Wycoller in Pictures

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Picture of the famous bridge at Wycoller.

Picture of the famous packhorse bridge at Wycoller.

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Books on Wycoller

Wycoller is a picturesque hamlet famous for its the ruins of Wycoller Hall where Charlotte Brontė set part of Jane Eyre.  Here you can walk over the historic "Clam Bridge" that dates back to the Iron Age.


bullet Wycoller Craft Centre
bullet Wycoller Cottage B&B


Key Features

bullet1 Wycoller House
bullet2 "Clam Bridge"
bullet3 Books

Places of Interest

Description Location Comments
Part of the ruins of Wycoller Hall

Part of the ruins of Wycoller Hall

  Later dude.
Old Iron Age Bridge at Wycoller

Old Iron Age Bridge

  A simple, single-slab bridge across the beck.  It was severely damaged by the floods of 1989 and 1990 but has been extensively restored

Packhorse Bridge

  Dates back to probably the 13th century.  It is also called "Sally's Bridge", after the mother of the last squire.  It has been built straight out of the bedrock, hence it's tilting appearance.

Country Park Vistor Centre



Picture of Charlotte Brontė

Charlotte Brontė, author of "Jane Eyre".  It is widely believed that Ferndean Manor was modeled on Wycoller Hall (see picture above).

"The manor-house of Ferndean was a building of considerable antiquity, moderate size, and no architectural pretensions, deep buried in a wood...  Even when within a very short distance of the manor-house, you could see nothing of it, so thick and dark grew the timber of the gloomy wood about it. Iron gates between granite pillars showed me where to enter, and passing through them, I found myself at once in the twilight of close-ranked trees.  There was a grass-grown track descending the forest aisle between hoar and knotty shafts and under branched arches.", from Chapter XXXVII

"Brontė worshippers make "Ferndean Manor" a place of pilgrimage...   Today, lovers of "Jane Eyre" proceed in thousands to look at the ruin.. But what a ruin!  As soon as one enters the Dene its magic and glamour and romance seize upon the spirit, make us bow the head in silent reverence before blackened stones and confused broken masonry because that spot enshrines for each one the close of a story which holds the world spell-bound.  the alembic of Charlotte Brontė's vivid imagination and gift of words made a ruin a haven of happiness.  We feel the presence of Jane and her blind husband as we move about the precincts which these mind-created characters inhabited.  To thousands of people this consciousness gives assurance that Wycoller Hall is of a truth "Ferndean Manor".",  Folley, E.W., "Romantic Wycoller", privately published (but quoted in Bentley, J., "Portrait of Wycoller", 1993), 1949.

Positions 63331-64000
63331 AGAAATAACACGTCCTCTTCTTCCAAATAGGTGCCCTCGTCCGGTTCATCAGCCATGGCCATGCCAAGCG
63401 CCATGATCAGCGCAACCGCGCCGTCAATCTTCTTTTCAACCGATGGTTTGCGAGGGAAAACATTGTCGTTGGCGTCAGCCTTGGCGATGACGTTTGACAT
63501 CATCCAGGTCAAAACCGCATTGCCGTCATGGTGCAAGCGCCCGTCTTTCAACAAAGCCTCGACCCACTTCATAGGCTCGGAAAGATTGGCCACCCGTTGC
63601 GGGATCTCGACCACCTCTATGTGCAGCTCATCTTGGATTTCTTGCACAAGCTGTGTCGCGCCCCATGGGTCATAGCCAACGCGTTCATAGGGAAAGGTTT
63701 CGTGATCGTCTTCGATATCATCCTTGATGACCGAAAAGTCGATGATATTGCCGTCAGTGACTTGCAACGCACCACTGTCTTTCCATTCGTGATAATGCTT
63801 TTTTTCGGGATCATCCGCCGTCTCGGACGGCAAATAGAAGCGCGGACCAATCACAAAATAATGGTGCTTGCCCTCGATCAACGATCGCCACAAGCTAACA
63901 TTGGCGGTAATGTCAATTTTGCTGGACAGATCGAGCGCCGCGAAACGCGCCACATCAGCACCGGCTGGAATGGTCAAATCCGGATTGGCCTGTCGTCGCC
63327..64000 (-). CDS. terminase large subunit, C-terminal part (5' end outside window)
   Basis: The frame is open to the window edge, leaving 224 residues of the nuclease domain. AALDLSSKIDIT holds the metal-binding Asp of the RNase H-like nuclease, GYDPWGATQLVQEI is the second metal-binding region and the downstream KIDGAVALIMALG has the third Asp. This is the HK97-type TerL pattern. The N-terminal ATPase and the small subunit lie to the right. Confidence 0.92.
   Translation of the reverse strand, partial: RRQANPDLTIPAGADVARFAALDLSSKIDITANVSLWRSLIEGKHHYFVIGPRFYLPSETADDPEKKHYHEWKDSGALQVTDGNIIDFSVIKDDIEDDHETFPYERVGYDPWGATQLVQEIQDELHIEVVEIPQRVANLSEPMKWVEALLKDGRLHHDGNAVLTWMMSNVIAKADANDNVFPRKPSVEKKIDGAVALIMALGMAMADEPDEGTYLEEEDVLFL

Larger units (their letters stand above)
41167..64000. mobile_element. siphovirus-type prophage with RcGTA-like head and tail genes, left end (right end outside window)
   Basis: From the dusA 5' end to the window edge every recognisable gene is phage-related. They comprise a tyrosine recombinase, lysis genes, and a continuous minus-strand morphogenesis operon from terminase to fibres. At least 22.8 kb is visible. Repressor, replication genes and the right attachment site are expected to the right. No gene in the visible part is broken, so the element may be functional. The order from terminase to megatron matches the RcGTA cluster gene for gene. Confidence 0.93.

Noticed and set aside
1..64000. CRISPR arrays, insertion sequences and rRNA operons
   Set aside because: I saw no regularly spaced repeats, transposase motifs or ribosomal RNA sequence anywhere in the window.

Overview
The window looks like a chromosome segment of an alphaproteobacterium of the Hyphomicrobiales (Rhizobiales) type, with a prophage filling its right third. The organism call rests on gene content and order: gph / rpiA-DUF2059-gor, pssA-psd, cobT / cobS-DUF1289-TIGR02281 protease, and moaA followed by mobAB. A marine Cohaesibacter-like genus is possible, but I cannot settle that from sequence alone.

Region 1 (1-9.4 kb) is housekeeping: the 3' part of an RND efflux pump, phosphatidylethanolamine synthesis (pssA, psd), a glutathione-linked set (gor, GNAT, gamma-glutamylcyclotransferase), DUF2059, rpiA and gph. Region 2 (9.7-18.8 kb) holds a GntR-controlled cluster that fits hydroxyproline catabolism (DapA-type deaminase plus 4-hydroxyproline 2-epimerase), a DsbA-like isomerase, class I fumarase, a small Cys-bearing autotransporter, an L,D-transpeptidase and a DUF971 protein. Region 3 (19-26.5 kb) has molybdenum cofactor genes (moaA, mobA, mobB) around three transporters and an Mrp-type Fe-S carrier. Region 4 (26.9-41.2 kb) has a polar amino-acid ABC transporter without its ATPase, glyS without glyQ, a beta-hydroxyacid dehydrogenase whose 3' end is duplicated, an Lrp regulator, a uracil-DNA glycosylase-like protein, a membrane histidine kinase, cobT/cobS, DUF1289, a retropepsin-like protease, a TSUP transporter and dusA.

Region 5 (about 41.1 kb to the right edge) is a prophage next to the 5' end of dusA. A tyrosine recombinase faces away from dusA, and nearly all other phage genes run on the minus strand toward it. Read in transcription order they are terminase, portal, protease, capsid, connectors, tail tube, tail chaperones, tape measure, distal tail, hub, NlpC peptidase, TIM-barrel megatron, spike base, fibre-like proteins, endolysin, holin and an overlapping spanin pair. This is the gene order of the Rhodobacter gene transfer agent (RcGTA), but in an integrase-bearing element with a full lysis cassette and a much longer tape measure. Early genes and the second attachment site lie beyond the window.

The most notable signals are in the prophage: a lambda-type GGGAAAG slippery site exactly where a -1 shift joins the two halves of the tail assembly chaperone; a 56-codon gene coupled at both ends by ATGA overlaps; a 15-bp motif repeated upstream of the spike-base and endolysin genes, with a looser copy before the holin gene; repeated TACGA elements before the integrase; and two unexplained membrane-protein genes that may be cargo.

Another, somewhat less prosaic, piece of evidence to support the belief that Wycoller Hall was the basis of Ferndean Manor comes from a report of the members of the Lancashire and Cheshire Antiquarian Society visit to Wycoller in May 1901.  "The ladies were pleased to hear that some old folks had been spoken to who had remembered the Misses Brontė coming down from Barnside; also that Wycoller was the original "Fern Dean" in Jane Eyre, and that the Heights above were Wuthering Heights".  It is also know that Charlotte was known to visit old halls in the area; it is well documented that she stayed with Sir James Kay-Shuttleworth in nearby Gawthorpe Hall in 1850.



Books on Wycoller

"Portrait of Wycoller", John Bentley, Paperback ( 1 May, 1993)

"Wycoller Country Park", Stanley Cookson & Herbert Hindle, Paperback (June 1982)

"In Brontė Footsteps", Herbert Hindle, Paperback (June 1982)


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